And then I heard the car, put-putting up the hill.  They looked over as they went by, just dirty hippies in an old car.  They couldn't see my husband behind the truck.  I heard them go past, slow down.  I heard their tires on the gravel of the turnaround that is on that side of the highway.  I laughed.  I said to husband, here comes help.  I don't need any help, he said.  You are gonna have it, I said.  I heard the car pull back out and then it was where we were.  And I was smiling and they got out and said, and I quote, "Looks like some family needs some help."

We'd been planning on stopping by the Rainbow Gathering that is happening this year mere miles from where we live.  When they say, "Welcome Home," well, we really are home.  But I do worry about things.  I worry about being harassed by law enforcement for one.  And I worried a little about obviously not being rainbow myself.  Being conventional.  I'm used to being ostracized from the "cool kids", from high school or from the homeschool group, for not quite being hip enough, not quite being cool.  And here these people, these two young men, these two dirty hippies, recognized us for who we really are.

I think it is that part that really brings the tears to my eyes.  It happens when I try to talk about what riding and horses mean to me.  It happens when I try to talk about what my family means to me.  And these mountains.  And it happens in those moments when I witness or participate in pure goodness amongst people.  That last one is rare but it does happen.  I hope I participate in some of it.  I don't know but I hope.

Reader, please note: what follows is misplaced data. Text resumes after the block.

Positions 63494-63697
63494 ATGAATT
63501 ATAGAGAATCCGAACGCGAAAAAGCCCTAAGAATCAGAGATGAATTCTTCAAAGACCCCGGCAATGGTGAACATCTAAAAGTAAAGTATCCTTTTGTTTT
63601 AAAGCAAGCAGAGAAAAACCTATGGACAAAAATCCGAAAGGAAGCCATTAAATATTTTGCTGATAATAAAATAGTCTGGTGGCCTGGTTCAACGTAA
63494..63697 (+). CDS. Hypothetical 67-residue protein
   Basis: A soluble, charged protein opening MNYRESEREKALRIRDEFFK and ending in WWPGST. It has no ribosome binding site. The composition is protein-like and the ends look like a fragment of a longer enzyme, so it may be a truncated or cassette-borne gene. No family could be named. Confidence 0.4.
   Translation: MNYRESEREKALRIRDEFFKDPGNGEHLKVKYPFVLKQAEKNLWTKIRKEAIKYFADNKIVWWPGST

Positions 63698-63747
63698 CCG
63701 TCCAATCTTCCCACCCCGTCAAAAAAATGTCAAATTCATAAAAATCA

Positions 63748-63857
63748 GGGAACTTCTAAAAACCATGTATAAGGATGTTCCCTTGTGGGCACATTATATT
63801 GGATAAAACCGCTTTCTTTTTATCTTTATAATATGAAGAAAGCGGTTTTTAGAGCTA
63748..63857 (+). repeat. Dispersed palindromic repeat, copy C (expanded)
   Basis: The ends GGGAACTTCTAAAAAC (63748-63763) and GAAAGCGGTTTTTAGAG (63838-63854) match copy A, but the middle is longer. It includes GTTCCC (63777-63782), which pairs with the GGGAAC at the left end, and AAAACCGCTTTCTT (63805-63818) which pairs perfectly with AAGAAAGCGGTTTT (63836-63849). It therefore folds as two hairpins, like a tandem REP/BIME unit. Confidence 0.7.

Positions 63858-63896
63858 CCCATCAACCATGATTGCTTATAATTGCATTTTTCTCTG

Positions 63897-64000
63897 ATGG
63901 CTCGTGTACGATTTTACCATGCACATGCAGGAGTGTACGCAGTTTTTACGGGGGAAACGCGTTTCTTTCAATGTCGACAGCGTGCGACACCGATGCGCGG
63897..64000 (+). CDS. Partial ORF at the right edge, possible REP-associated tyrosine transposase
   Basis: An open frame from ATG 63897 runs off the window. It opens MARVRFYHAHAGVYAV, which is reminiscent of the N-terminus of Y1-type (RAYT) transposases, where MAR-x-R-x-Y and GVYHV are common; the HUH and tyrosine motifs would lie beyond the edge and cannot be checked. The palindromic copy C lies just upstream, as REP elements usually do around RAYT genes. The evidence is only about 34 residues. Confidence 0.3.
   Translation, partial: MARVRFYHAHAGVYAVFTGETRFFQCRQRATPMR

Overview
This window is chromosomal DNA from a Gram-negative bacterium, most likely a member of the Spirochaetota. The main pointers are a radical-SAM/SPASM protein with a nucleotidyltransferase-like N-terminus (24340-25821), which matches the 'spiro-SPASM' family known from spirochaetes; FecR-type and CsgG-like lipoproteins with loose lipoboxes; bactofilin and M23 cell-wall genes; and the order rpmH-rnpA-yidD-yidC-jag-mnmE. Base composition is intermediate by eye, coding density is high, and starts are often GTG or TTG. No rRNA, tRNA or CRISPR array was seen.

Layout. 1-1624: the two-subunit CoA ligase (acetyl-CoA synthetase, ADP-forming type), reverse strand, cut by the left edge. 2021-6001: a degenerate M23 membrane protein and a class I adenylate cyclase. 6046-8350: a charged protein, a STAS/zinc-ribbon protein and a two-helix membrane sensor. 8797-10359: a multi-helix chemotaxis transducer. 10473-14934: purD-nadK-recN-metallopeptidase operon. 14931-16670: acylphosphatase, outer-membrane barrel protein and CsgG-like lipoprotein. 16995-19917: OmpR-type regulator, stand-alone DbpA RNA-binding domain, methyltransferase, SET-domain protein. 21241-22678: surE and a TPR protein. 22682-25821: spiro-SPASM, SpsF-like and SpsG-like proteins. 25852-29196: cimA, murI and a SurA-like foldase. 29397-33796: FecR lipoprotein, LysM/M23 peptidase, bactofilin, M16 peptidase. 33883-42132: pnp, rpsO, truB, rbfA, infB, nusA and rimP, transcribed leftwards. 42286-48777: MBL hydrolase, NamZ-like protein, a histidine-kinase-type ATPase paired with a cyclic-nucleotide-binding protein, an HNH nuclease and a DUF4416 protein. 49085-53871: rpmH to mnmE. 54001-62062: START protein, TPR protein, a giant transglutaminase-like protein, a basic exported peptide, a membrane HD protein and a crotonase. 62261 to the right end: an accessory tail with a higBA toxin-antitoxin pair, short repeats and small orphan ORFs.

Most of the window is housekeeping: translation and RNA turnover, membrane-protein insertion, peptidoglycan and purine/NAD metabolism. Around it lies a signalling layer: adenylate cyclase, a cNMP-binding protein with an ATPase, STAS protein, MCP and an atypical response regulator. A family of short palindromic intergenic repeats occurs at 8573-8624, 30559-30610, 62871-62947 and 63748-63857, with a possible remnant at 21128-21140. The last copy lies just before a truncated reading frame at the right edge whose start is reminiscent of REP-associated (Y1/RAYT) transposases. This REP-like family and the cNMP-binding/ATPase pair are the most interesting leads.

So the two dirty hippies said, "Brother, stand up and let us finish up this job for you."  And they did!  At least the one knew absolutely what he was doing, and the other was busy learning, and we talked about living in the mountains and the gathering and what they might need us to bring and about pocket trades and I gave them the two sodas I had in the truck and they asked how far it was to town.  And then there, before you knew it, we were driving off in our different directions.

And I came home with my heart full.